Why ‘moonshot’ projects are getting cut
Leaders at Big Tech companies are dropping massive “moonshot” projects to cut costs.
An article in the New York Times, “The Perils of Working on a CEO’s Pet Project,” highlights a current pivot in Big Tech. Typically, when a CEO’s big bet project fizzles, workers just go to another role at the company, and the business absorbs the bad idea. But as companies currently look for budget cuts, employees involved in projects that could take years to make a profit have found themselves among the mass layoffs.
For example, “At Amazon, the ax fell on teams working on the Alexa voice system, drones and automated stores, all projects championed by Amazon’s founder, Jeff Bezos, who no longer runs the company,” according to the Times. “At Google, it hit ventures like autonomous trucks and other so-called moonshots once championed by Larry Page and Sergey Brin, who also no longer run their company.”
I asked Wedbush Securities analyst Dan Ives, who covers tech, for his assessment. “What’s happening right now is—the clock struck midnight for hypergrowth in Big Tech,” Ives tells me.
Prior to this, “they’ve spent money like 1980s rock stars,” he says. Hiring increased during a “hypergrowth phase” over the past decade, Ives says. “It’s led to a rip the Band-Aid off moment, where a lot of the moonshot or next-gen projects could easily get cut,” he says. “And now these CEOs are having to make tough decisions that they haven’t had to make since the financial crisis in 2009.”
But is eliminating teams of highly skilled professionals a good move for a company in the long run? A recent Mercer report advises that if you do reduce headcount, it’s important to “decouple skills from jobs.” This means that even if unneeded roles are eliminated, employees with critical skills are retained and redeployed to different areas.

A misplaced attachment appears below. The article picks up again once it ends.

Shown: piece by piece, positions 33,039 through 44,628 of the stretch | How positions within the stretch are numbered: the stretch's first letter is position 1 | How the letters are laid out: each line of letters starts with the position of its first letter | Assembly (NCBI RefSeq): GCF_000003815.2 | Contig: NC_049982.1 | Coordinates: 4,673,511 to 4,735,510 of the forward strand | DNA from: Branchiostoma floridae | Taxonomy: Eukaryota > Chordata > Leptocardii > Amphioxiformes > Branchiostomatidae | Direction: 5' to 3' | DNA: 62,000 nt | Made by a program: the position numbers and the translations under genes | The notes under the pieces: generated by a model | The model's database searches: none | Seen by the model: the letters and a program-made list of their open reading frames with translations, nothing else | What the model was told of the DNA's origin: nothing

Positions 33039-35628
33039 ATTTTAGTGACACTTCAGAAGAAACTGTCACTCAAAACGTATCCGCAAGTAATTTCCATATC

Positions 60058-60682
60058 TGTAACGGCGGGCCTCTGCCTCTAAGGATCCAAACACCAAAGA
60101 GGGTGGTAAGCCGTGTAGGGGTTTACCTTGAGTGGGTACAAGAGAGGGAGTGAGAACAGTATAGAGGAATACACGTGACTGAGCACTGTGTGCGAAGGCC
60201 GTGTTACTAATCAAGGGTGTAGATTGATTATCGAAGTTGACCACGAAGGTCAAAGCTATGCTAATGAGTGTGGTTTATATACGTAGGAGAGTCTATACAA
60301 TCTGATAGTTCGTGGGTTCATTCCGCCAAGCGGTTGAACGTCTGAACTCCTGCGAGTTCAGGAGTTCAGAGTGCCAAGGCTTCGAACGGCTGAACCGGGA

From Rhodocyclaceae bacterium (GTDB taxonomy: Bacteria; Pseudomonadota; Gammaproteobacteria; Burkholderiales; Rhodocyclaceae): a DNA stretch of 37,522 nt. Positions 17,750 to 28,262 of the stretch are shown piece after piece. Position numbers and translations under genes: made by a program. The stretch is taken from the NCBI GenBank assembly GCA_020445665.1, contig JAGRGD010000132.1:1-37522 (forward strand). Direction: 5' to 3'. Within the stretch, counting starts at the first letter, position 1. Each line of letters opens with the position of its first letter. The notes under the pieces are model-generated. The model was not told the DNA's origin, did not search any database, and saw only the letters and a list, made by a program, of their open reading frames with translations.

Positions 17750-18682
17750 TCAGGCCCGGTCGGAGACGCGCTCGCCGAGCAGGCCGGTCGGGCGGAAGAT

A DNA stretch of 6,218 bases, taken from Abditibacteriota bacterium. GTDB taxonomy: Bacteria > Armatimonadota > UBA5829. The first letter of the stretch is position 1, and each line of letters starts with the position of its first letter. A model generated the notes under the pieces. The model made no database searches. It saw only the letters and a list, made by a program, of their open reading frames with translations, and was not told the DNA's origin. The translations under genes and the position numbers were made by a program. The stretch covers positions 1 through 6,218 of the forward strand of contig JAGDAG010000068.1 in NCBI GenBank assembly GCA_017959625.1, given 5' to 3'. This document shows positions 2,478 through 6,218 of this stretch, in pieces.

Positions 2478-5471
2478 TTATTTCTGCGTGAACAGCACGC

I asked Ives his thought on that approach. “The headcount cuts that are happening across the board in Big Tech are on more legacy areas or less strategic areas,” Ives says. “Those employees could get moved around from one division to another. But I think what you’re seeing in these massive layoffs is a prioritization of resources that’s happening across the tech space.”
Big Tech companies combined have almost a trillion dollars on the balance sheet, Ives says. “So, there are significant resources that are going to be allocated to drive the next cycle,” he says. For example, “Apple and Amazon are now laser-focused on where they’re spending,” he explains. “But from Apple’s AR [augmented reality] and VR [virtual reality] to Amazon’s build out of cloud, as well as artificial intelligence capabilities, that’s not going to stop.”
“I think there’s the fourth industrial revolution that’s playing out among tech around A.I., ChatGPT, electric vehicles, and cloud,” Ives says. “Spending in next-gen areas is going to actually accelerate in this Game of Thrones battle that’s going on between tech.”
And in this Game of Thrones, tech talent may take more caution in deciding whether to jump to their CEO’s pet project.
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